The Old Bullock Dray [song, 14 March 1890]

[Editor: This song was published in The North Melbourne Advertiser (14 March 1890). It was also included in Banjo Paterson’s collection, The Old Bush Songs (1905), with some variations.]

The Old Bullock Dray

Oh, the shearing is all over and the wool is coming down,
And I mean to get a wife, boys, when I go to town;
Everything has a mate that presents itself to view,
From the little paddy-melon to the big kangaroo.
I have got a big cheque and I mean to buy a team,
And when I get a wife, boys, ’twill all be serene;
I will go to the depot where I hear there’s no delay,
And I’ll buy an off-sider for the Old Bullock Dray.

Chorus.
So roll up your bundle and let us make a push,
I will take you up the country and show you the bush;
I am sure such a treat you’ll not get another day,
So let’s be off and take possession of the Old Bullock Dray.

We will have no hesitation about the honeymoon,
We will join our hands together and we’ll jump across the broom;
In the manners of the country, we won’t be the very first,
But what we save from the parson, we will spend upon the burst, (‘bust.’)
We’ll have beef and damper, of that there’ll be enough,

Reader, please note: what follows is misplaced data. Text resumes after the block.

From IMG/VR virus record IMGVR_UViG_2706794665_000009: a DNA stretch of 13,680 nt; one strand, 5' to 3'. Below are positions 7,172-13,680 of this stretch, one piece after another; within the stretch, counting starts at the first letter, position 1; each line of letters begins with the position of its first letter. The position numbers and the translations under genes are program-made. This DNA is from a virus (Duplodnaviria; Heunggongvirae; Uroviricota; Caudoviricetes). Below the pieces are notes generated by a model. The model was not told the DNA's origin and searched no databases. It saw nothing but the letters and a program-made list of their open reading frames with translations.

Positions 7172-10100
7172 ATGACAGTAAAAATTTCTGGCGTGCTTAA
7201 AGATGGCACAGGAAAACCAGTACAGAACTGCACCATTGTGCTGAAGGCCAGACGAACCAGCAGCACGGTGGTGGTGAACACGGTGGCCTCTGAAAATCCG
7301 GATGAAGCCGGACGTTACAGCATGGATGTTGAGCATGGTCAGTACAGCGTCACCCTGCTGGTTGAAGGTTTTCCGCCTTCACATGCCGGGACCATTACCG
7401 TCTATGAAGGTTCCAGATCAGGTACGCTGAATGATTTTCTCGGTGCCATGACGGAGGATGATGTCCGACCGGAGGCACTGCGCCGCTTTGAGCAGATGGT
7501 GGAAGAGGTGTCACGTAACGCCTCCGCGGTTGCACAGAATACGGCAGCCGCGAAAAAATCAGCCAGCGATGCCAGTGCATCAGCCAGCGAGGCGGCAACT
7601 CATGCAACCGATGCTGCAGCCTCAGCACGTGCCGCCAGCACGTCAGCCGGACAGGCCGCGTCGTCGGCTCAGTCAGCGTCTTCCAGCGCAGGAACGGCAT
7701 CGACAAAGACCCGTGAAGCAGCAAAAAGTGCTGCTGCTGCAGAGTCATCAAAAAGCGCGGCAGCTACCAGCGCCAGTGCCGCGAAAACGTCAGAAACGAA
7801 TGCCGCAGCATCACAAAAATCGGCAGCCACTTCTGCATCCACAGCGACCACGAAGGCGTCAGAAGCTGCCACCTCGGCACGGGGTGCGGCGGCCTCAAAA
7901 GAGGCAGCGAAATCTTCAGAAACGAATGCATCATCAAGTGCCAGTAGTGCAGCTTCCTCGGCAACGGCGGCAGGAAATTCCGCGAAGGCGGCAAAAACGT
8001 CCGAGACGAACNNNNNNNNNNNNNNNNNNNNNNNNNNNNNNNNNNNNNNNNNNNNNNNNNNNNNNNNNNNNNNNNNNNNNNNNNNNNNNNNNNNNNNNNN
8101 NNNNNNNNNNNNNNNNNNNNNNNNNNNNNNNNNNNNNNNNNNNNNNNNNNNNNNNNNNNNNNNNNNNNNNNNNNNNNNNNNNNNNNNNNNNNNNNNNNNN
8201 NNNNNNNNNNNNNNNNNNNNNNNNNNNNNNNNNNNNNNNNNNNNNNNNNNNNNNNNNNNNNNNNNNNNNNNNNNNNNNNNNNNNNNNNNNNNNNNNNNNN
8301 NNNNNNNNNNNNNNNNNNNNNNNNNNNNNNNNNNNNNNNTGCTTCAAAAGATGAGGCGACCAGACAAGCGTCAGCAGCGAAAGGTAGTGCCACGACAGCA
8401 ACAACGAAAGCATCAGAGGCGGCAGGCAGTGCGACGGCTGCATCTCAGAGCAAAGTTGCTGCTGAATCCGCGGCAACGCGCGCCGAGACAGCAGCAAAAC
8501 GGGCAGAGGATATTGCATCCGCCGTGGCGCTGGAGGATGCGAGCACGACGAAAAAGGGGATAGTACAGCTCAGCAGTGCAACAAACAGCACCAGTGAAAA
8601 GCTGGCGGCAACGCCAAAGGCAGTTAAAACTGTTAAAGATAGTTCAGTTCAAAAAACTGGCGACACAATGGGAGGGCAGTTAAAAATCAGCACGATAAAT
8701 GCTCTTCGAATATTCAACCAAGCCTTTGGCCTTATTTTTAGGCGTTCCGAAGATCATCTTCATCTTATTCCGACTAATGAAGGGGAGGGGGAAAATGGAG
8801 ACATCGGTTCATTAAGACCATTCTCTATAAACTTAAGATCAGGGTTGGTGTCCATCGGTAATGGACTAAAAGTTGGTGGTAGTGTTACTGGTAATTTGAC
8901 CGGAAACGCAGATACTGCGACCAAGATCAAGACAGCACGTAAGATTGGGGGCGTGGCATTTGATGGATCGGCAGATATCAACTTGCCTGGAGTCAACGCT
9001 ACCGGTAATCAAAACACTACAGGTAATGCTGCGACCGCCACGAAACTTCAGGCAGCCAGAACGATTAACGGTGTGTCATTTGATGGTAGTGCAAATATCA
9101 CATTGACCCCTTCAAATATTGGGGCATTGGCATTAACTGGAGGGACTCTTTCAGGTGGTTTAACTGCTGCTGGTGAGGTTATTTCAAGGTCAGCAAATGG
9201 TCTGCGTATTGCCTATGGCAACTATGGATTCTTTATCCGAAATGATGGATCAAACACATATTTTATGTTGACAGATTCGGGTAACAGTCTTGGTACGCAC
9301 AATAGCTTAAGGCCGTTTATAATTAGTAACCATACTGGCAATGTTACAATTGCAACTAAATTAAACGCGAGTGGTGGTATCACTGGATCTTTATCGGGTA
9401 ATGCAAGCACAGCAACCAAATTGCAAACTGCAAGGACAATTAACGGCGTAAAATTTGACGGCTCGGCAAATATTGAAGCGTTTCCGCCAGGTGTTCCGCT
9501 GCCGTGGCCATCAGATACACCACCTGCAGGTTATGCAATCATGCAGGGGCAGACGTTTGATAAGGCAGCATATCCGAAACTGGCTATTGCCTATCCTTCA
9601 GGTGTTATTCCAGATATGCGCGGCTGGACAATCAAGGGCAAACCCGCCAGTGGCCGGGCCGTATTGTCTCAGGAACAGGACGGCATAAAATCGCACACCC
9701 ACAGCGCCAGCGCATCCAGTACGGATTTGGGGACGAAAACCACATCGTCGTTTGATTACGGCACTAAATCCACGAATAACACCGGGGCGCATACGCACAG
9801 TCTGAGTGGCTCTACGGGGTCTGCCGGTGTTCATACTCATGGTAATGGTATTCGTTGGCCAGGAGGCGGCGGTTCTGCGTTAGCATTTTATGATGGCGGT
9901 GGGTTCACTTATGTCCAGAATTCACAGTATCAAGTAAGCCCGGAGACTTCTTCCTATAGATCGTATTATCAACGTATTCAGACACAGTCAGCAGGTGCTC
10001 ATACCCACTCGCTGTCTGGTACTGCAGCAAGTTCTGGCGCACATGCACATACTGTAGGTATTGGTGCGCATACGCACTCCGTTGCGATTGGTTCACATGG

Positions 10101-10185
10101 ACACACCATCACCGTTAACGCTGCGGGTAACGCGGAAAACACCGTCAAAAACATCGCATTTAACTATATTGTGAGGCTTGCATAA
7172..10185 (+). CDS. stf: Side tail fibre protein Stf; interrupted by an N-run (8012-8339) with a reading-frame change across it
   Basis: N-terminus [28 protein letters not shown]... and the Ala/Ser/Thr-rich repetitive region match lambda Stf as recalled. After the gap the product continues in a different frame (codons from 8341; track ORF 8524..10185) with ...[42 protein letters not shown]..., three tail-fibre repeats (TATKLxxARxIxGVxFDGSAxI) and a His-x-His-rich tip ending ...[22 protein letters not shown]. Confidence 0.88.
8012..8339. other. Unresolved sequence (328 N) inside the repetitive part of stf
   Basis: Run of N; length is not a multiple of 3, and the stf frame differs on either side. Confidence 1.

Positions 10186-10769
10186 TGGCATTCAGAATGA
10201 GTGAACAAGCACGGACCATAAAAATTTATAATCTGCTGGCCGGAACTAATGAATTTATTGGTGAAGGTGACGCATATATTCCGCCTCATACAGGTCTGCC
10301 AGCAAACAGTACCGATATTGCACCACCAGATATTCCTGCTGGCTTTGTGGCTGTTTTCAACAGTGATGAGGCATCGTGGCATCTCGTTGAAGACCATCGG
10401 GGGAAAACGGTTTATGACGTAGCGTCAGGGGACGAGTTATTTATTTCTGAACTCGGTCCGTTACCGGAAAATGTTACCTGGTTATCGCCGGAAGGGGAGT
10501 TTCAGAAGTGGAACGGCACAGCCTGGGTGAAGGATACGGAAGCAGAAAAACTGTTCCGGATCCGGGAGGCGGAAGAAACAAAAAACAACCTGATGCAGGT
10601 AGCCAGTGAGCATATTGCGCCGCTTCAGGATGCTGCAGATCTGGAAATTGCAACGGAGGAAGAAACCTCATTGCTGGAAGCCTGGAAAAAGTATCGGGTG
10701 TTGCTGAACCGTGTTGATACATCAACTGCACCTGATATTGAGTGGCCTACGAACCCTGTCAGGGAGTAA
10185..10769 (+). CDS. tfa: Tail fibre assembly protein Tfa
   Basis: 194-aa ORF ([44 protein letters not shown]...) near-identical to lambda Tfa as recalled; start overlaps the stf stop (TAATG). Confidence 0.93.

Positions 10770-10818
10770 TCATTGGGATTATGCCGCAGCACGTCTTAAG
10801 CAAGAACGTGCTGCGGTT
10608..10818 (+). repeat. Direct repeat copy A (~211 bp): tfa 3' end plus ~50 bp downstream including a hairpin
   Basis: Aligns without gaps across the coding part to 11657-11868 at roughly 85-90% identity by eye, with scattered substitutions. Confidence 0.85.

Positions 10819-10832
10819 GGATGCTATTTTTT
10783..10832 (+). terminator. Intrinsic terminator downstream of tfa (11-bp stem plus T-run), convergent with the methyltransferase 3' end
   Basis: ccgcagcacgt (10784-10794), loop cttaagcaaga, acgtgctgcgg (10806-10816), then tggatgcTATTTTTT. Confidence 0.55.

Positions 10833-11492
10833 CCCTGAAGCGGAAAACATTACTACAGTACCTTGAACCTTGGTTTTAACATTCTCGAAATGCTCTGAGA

And we’ll boil in the bucket such a whopper of a duff;
And my mates will all dance in the honour of the day,
To the music of the bells around the Old Bullock Dray.

Cho. — So roll up, &c.

If you’re fond of good living I am just the very man,
We’ll have johnnies on the coals and fritters in the pan;
If you’d like a little fish I can catch it for you soon,
There are plenty paddy-melons on the banks of the lagoon.
Oh, I’ll teach you use the whip, and the bullocks neat to flog,
You’ll be my offsiding duck when we fall into a bog;
Use the whip out right and loft at all that comes your way,
Make the horn and hide fly around the Old Bullock Dray,

Cho. — So roll up, &c.

Now it’s time I had an answer if there is one to be had,
I wouldn’t treat a steer in the body half as bad;
For you pay no more attention, no you don’t upon my soul,
Than the old off-sider on the pole.
If you have nothing more to say at your door will lie the sin,
For I’ll go back to the country and marry a black gin.
Budgee dee white fellow, old blackamoor will say,
Goody goody white fellow and his Old Bullock Dray.

Cho. — So roll up, &c.



Source:
The North Melbourne Advertiser (North Melbourne, Vic.), Friday 14 March 1890, page 3

[Editor: The word “burst”, with “bust” in brackets, is how the text appeared in the original newspaper. Added a hyphen to the second instance of “off-sider”.]

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